A magnificent automobile.

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Absolutely gorgeous car. Interesting that it looks like it has 1931-32 Chrysler headlamps.

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1929 Chrysler,

Thank you for posting your impressions and the video clip of Allan Unrein describing the Peerless V-16! I am a member of the Peerless Club and have never gotten to see it myself (I live a long way away), so your are very fortunate.

The motorcar does seem to have quite a presence about it. To preserve the business, it was probably right to switch to the world's oldest manufactured product (beer), but it would be fascinating to know how Peerless would have competed against other auto makers with a line of aluminum V-12s and V-16s. You would have had Marmon and Cadillac V-16s, plus Packard and Pierce-Arrow 8s & 12s...as well as Buick, Lincoln and Stutz and some others in the luxury car field. So different from today!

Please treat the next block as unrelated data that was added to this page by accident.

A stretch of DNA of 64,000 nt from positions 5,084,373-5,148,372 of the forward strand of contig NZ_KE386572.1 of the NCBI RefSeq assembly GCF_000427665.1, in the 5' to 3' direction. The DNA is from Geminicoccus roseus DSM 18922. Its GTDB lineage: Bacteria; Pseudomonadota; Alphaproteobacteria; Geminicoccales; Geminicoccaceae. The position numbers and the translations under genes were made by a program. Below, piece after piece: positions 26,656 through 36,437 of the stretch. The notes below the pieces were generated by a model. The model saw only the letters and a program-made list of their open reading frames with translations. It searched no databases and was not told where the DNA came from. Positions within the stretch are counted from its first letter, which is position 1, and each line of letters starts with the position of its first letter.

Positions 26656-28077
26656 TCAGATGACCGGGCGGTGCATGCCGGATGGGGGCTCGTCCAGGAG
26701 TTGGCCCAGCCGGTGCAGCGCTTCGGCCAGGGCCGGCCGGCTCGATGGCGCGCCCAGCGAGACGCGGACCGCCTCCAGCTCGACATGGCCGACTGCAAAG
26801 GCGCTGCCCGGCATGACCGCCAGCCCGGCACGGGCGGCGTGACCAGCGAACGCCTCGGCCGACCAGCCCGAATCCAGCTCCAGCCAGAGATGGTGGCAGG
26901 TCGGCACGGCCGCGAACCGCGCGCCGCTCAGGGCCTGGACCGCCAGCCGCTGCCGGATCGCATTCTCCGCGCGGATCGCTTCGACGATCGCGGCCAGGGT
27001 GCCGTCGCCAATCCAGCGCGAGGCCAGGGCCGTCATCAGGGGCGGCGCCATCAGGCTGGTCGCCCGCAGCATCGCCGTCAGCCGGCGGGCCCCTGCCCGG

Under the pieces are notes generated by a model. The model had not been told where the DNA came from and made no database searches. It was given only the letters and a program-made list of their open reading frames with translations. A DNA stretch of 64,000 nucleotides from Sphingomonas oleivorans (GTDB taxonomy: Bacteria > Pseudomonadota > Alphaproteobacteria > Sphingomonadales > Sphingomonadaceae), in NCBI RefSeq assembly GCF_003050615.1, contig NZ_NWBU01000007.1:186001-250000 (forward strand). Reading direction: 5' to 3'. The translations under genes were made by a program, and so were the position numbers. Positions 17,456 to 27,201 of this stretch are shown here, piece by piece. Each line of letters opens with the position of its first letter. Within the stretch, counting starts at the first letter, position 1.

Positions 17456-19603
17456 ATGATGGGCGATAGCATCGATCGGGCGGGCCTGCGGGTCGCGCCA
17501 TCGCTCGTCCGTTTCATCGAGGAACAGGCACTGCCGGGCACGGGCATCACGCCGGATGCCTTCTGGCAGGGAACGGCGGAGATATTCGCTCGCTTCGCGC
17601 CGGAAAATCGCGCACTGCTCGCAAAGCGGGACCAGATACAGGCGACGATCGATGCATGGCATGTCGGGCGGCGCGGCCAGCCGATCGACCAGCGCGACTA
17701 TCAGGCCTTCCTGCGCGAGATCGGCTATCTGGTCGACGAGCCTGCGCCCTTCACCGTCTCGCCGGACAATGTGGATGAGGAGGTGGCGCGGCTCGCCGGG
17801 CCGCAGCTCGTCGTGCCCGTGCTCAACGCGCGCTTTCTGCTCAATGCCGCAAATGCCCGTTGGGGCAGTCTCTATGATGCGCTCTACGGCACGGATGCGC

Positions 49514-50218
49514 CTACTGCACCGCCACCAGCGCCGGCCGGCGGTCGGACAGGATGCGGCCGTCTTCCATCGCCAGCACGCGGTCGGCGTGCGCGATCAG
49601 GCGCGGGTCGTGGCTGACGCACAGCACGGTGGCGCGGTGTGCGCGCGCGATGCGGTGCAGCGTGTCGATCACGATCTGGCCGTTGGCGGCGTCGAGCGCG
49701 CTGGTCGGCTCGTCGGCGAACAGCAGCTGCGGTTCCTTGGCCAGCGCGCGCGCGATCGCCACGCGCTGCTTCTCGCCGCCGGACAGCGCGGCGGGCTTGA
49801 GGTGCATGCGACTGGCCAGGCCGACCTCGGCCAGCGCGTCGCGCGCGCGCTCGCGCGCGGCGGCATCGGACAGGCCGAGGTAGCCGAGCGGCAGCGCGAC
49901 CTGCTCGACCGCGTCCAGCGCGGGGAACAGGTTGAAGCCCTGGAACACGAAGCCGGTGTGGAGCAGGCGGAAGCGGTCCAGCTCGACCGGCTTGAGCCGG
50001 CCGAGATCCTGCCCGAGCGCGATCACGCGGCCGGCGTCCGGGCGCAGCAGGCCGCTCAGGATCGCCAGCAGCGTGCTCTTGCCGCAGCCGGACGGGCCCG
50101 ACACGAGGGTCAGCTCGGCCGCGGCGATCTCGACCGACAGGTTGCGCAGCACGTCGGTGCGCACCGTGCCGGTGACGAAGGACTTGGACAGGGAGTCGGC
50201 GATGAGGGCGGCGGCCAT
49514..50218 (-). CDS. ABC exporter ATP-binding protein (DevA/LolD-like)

Peerless' theme seems to have been "Keep Going!" They started life in 1865 and at various times manufactured laundry equipment, bicycles, parts for other car companies, cars, trucks, four-wheel-drive trucks, Red Cap Ale and Carling Beer.

----Jeff